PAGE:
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February 21st, 2020

Stunting, undernutrition and obesity: the triple threat of childhood malnutrition

Published by BMI Medicine,

This collection of BMI Medicine pulls together publications highlighting research into the mediating factors for, and potential solutions to, childhood undernutrition and obesity. They address a challenge that has faced public health and clinical nutritionists for decades: Can the rigorous application of research into causative pathways trigger a paradigm shift that will transform our currently limited
ability to stimulate better growth and development in stunted and wasted children and ameliorate the dangers of excess adiposity at the other end of the spectrum? And can nations combat undernutrition without the anthropometric pendulum swinging too far and causing a new health burden in the form of childhood obesity? The collection contains a number of articles focussing on different sides of the issue. One article reviews the potential mechanisms, consequences and management strategies of environmental enteric dysfunction, and its association relation with stunting. Another article sought to determine risk factors for linear growth faltering and to build a clinical prediction tool to identify children most likely to experience growth faltering following an episode of moderate-to-severe diarrhea (MSD). A last example of the articles aims to provide a comprehensive description of the worldwide epidemic of excess weight in children and present global, regional and national trends. The editorial of the collection conclude that successes of combating malnutrition generally occur without the aid of targeted interventions; many forms of undernutrition (stunting, wasting, anaemia, vitamin A deficiency) resolve as nations pass through the demographic and wealth transition. The bad news is that in almost all such circumstances the pendulum swings too far and the population races towards an obesity epidemic. Moreover, specific interventions to address stunting in countries that are not blessed by rapid economic progress are often stubbornly unsuccessful. The search for integrated and affordable solutions must go on.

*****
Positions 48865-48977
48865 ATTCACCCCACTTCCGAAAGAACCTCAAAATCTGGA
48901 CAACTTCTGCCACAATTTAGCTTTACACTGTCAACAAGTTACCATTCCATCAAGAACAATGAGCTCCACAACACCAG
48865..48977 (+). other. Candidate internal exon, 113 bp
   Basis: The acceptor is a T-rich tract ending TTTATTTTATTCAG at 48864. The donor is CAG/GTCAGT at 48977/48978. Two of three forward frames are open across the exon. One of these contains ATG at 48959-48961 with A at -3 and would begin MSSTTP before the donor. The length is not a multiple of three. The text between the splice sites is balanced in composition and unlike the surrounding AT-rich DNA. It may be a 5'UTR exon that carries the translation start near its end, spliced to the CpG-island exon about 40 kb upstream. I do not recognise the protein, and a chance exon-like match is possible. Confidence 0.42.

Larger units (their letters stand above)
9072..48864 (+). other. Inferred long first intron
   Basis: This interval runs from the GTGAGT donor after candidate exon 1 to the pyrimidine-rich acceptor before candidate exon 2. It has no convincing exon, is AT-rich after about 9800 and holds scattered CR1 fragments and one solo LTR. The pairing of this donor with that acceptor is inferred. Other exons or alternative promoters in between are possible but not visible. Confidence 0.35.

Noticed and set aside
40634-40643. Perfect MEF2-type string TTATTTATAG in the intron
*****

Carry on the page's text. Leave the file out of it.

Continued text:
Curated from link.springer.com